By Antonio Ray Harvey, California Black Media
The National Black Farmers Association is worried that the Inflation Reduction Act of 2022 will roll back debt relief provided Black, indigenous, and other farmers of color in the American Rescue Plan Act of 2021.
When President Joe Biden signs the law, which just passed both houses of Congress, approximately 15,000 farmers of color across the country — including over 400 in California — will be affected, according to the National Black Farmers Association (NBFA).
Of the 70,000 farms in California, less than 1% are Black-owned or managed, while more than 90% are White-owned or managed. In 2012, California had 722 Black farmers according to an agriculture census report released that year. By 2017, the number had decreased to 429. Nationally, 45,508 Black farmers (1.3% of all farmers) were counted in the 2017 agriculture census, making up 0.5% of the country’s farmlands.
The $1.9 trillion American Rescue Plan which included $4 billion to help Black and other “socially disadvantaged” farmers will be replaced with a plan that makes relief funds available to all United States Department of Agriculture (USDA) farmers suffering hardships.
“I’m very, very disappointed in this legislative action,” John Wesley Boyd, Jr., NBFA’s founder and president, said in an Aug. 9 statement. “I’m prepared to fight for debt relief for Black, Native American, and other farmers of color all the way to the Supreme Court. I’m not going to stop fighting this.”
The NBFA is a non-profit organization representing African American farmers and their families. It serves tens of thousands of members nationwide. NBFA’s education and advocacy efforts are focused on civil rights, land retention, access to public and private loans, education and agricultural training, and rural economic development for Black and other small farmers.
The American Rescue Plan debt relief program was expected to pay off USDA loans held by 15,000 Black, Native American, Alaskan Native, Asian American, Pacific Islander, and Hispanic and Latino farmers, Kara Brewer-Boyd, NBFA’s Program and Event Coordinator, told California Black Media in a telephone interview on Aug. 12.
“Socially disadvantaged Black, Native Americans, and people of color were automatically approved for 120% debt relief. They were to be paid in full,” said Kara Brewer-Boyd. “Now they won’t get that money at all. It’s horrible. Those farmers were already identified and sent letters that their debt had been paid. These farmers are in a bad situation. Congress put them in a worse situation by telling them ‘You’re gonna get it.’ Now they are telling them ‘You’re not going to get it.’”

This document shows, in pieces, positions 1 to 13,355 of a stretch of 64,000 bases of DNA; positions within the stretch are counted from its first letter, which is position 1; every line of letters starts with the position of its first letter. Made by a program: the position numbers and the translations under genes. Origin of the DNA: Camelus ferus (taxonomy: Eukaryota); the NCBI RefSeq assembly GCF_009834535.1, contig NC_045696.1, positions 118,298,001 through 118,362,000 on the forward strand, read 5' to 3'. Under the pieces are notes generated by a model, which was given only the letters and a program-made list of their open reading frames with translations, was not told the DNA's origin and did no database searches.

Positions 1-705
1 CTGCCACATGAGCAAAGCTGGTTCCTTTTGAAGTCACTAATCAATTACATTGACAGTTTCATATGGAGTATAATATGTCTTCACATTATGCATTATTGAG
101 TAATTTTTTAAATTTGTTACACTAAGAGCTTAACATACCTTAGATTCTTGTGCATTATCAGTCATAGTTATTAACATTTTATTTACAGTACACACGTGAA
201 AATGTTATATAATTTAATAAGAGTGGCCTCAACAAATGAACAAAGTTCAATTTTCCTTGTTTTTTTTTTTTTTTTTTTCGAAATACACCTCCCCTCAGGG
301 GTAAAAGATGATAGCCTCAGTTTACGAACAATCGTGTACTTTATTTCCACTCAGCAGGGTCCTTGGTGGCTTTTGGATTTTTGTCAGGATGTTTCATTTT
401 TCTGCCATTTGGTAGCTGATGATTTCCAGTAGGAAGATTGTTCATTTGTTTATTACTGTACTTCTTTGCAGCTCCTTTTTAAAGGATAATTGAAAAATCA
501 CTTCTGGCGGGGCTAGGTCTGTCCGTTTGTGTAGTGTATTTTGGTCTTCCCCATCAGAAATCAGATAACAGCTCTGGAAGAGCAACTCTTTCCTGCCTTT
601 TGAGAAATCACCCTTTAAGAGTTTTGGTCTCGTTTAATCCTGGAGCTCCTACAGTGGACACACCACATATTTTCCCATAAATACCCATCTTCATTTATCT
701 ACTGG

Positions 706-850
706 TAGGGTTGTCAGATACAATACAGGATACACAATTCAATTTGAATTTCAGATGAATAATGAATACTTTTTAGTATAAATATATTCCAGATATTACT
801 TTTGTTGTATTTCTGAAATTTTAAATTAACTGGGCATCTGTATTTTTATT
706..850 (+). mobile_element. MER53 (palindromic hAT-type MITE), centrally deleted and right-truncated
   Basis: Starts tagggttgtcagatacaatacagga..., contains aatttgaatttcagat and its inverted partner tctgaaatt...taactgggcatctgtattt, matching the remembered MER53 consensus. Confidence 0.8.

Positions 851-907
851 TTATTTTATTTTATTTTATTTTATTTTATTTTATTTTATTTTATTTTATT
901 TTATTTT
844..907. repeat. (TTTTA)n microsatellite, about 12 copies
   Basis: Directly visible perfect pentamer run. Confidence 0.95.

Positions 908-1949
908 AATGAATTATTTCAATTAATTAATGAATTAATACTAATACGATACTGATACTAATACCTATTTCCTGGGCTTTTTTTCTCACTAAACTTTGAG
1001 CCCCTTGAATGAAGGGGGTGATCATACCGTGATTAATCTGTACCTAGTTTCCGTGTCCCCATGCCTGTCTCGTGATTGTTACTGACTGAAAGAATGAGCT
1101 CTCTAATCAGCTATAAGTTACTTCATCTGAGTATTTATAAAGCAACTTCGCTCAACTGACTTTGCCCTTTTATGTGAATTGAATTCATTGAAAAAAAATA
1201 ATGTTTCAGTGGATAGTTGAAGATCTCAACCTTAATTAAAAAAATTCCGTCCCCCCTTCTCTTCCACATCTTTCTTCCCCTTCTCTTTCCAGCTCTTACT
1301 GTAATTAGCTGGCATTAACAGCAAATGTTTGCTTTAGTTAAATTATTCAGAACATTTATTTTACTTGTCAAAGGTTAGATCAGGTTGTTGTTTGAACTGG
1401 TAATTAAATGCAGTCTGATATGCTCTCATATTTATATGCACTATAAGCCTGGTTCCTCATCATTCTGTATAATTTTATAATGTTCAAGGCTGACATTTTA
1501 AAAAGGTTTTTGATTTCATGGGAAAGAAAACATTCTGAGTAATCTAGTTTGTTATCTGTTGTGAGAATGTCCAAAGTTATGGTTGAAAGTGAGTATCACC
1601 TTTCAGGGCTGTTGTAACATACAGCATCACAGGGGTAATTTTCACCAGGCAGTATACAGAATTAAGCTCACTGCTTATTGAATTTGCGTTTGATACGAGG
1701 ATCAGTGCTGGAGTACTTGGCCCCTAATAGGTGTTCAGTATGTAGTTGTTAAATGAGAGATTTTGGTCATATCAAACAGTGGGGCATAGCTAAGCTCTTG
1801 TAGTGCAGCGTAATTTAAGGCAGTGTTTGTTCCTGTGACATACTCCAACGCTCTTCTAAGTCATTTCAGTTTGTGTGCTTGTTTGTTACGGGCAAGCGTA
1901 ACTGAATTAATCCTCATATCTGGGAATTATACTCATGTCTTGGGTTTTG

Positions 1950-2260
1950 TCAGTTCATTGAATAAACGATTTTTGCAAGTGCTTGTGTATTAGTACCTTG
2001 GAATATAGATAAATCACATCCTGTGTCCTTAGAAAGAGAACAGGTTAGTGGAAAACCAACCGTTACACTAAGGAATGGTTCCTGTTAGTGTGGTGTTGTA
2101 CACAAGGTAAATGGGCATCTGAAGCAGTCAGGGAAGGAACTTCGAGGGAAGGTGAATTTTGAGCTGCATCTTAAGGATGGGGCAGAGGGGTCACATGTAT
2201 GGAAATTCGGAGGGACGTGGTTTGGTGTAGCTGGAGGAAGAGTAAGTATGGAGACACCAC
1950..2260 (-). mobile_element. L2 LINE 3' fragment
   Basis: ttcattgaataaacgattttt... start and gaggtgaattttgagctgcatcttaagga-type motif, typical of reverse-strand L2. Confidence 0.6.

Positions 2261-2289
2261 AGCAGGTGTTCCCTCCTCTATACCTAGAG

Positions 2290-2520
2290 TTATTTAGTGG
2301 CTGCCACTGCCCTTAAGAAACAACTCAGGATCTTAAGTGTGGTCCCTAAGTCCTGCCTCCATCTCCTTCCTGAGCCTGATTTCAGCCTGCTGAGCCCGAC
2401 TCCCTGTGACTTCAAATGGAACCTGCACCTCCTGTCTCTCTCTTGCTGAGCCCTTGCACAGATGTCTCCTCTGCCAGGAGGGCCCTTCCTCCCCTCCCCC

Objections raised by non-Black farmers to the debt relief the federal government pledged to Black farmers has put the program in limbo.
Those opponents have filed a dozen lawsuits against the American Rescue Plan Act, including one class action case. The courts are currently hearing the cases.
Under the Inflation Reduction Act, the USDA is authorized to provide $3.1 billion to distressed borrowers. Another fund has been established to supply farmers, ranchers, and forest landowners who faced discrimination before 2021 with a package of $2.2 billion.
“What they replaced (the American Rescue Plan Act 2021) with is Section 2206 that now states that any farmer can apply to see if they are economically distressed, get their loans written down, or have them restructured,” Brewer-Boyd said. “Now, can you tell me that’s not a big difference? You took $4 billion in debt relief at $120%, put it in a fund of $3 billion, taking $1 billion away, and you opened it up to every farmer.”
Brewer-Boyd said Black farmers from California were approved under the original debt relief program.
“Discrimination at USDA against Black farmers was rampant and severe. Section 1005 Loan Repayment program was a necessary step towards fixing those harms. To acknowledge and correct racism is not unconstitutional or racist,” James Wesley Boyd, Jr., stated.
Last year, Lawrence Lucus, who founded the USDA Coalition of Minority Employees, told the California Task Force to Study and Develop Reparation Proposals for African Americans that racism is prevalent in agriculture, and it is the primary reason why there are just a little over 400 Black farmers in California.
“I’m sorry to say that it doesn’t look like it’s going to get any better under the times we are faced with,” Lucus said. “You have White farmers, who own most of the land and get all the benefits from the land, they are the ones now bringing court cases around the country. They are saying that it’s discriminatory to have debt-relief for Black farmers.”